RS Jan2


Building a bridge to future sustainable employment.

February 1 2021 by Ruth Stokes

Building a bridge to future sustainable employment.


A new year, a new job and a new school term, perhaps even a new school, for hundreds of primary and secondary school children across the district.

Taking up the role of Chief Executive for the Queenstown Chamber of Commerce comes with a huge sense of obligation, to serve our business community, the life blood of our special piece of paradise.
To me that obligation entails not just thinking about what we can do today, but what we can do tomorrow and who we can do it with. A big part of that picture are our future employees, employers, entrepreneurs, and investors currently thinking (or trying not to think!) about trading in their pools, parks and parties for classrooms, learning and discipline.

School prepares not just intellectually, but by helping us navigate the most complex question we all face – how do I get along with my fellow humans. It teaches us how to work together, how to compete (and win) but also how to get asked to play again.

We are fortunate in the Wakatipu to have schools led by committed individuals who want to see our children grow and succeed. But what about when they walk out that WHS front door, and Mr Hall, Mr Nathan and Mrs Panapa are no longer looking over their shoulder?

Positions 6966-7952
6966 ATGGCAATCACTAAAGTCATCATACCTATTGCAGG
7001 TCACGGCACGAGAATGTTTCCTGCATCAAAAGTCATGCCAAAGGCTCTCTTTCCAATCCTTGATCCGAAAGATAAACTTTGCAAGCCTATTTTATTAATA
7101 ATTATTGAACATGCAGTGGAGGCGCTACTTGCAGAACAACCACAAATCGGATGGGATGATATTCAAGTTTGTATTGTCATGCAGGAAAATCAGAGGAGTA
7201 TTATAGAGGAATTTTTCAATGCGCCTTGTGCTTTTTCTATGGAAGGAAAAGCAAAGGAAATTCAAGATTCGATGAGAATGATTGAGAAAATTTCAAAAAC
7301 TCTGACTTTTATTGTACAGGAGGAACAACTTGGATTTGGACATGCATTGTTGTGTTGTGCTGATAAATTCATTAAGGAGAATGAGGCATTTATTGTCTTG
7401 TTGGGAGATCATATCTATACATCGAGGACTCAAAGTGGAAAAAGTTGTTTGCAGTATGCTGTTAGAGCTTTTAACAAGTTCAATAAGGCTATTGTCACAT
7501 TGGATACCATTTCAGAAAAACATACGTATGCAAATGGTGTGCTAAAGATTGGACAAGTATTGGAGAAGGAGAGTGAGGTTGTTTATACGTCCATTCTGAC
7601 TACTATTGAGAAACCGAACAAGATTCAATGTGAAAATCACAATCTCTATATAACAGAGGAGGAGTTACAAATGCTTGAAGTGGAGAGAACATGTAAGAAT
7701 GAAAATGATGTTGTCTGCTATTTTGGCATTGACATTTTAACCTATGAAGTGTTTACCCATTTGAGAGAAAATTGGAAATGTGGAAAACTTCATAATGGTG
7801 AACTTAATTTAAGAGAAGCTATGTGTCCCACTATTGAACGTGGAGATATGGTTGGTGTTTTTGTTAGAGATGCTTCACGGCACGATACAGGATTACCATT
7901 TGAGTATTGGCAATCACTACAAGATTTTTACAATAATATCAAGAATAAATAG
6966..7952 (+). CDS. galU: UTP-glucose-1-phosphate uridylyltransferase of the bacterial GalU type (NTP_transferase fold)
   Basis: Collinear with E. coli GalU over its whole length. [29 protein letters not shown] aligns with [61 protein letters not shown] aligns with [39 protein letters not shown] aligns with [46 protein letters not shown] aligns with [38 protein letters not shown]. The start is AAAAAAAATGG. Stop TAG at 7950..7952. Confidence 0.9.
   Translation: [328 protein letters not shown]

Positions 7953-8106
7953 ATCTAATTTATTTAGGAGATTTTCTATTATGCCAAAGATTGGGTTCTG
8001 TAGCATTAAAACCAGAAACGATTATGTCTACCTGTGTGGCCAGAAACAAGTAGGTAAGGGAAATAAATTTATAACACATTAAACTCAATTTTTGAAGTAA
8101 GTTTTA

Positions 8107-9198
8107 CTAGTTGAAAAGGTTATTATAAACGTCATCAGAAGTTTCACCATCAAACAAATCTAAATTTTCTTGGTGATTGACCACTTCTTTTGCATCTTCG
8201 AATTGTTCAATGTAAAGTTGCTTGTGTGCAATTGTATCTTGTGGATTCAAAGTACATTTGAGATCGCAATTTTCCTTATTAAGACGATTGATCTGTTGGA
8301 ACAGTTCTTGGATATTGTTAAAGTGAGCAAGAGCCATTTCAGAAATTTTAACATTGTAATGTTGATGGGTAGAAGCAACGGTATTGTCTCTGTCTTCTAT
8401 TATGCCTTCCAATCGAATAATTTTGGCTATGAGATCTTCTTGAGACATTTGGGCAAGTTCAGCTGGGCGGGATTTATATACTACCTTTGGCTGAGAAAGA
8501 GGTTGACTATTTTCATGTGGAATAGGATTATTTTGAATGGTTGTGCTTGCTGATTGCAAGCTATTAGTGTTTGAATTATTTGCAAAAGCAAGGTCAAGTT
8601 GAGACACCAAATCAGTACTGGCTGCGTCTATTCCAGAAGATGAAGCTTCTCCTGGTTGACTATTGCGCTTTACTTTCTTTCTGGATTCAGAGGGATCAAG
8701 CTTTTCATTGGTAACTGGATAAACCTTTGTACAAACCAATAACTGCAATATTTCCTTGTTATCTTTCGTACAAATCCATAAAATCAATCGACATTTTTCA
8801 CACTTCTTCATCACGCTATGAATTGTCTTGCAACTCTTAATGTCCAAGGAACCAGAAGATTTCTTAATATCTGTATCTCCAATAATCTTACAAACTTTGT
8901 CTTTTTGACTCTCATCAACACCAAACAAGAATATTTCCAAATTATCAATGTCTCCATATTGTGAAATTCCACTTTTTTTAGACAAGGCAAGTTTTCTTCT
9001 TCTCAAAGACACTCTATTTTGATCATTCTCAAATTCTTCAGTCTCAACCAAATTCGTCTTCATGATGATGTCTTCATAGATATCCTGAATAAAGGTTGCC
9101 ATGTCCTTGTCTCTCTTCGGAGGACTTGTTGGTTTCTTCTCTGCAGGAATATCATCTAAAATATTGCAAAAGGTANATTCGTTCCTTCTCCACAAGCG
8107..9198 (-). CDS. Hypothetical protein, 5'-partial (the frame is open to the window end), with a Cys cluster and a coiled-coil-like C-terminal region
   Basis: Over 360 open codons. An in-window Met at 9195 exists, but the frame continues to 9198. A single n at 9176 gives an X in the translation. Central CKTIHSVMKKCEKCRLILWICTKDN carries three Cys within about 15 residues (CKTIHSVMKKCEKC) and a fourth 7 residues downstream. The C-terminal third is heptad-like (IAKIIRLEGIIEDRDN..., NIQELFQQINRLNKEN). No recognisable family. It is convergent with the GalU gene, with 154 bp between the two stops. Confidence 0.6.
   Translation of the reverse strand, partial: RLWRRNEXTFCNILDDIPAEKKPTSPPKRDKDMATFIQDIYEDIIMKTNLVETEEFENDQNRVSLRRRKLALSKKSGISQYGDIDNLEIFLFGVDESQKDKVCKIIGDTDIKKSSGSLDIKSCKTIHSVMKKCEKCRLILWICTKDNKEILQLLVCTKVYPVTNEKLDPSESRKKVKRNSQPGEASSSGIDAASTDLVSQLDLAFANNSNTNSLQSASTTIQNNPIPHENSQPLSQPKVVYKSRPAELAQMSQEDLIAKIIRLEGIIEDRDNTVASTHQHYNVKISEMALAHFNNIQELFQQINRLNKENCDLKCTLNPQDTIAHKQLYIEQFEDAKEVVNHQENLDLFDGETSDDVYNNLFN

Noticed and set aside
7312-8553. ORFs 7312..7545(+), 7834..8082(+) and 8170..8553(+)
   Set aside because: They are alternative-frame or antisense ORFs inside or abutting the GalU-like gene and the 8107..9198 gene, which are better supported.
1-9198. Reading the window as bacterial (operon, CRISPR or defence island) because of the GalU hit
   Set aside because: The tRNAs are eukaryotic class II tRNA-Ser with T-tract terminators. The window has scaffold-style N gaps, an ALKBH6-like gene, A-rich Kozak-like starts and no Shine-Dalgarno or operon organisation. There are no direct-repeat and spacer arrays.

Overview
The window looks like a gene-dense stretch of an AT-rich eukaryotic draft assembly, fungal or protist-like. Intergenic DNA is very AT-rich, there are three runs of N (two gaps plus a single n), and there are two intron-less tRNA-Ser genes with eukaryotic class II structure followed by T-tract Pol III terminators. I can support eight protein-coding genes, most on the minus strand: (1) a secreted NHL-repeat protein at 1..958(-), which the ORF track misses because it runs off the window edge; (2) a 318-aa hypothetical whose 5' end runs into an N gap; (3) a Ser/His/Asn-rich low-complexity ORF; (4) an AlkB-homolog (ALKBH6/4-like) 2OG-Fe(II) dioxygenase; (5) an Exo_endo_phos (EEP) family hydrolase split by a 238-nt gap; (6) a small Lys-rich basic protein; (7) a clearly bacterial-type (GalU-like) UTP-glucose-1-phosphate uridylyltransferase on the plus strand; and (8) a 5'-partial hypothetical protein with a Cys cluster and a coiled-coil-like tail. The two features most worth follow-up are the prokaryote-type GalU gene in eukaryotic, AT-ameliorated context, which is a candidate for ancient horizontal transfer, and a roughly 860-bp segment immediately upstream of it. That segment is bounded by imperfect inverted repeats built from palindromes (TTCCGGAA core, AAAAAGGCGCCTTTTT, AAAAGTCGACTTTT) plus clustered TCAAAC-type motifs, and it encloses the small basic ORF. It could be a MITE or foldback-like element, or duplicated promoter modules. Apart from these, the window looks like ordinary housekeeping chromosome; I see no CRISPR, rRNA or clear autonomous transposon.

One of the most exciting initiatives on the Chamber work programme is working with the Wakatipu High School careers team in supporting the business community to build the bridge to future sustainable employment, and that’s sustainability from both perspectives.

We often hear about the challenge businesses face in attracting and retaining talent, and sure our schools aren’t going to churn out fully formed engineers, joiners, plumbers, lawyers, drainlayers or (very importantly) bar and hotel managers and staff.

Our local businesses though, can introduce our young people to the exciting and diverse opportunities that lie on their doorstep and by employing and supporting current students and school leavers, we can build a steady future supply of people who are committed or have great memories and want to return.

It might mean we need to think a little differently about the shape of our workforce, but who isn’t in these “different” times. For me supporting our students is just as much “buy local” as eating out and shopping locally.

You might even find yourself learning something in return.

After all, our secondary school students think faster than we do, have more ideas than we do, tech is an extension of themselves and they have a greater passion for looking after our planet (not to mention doing something about it!). If you have an idea that can support this, I’m keen to hear it.

- Ruth Stokes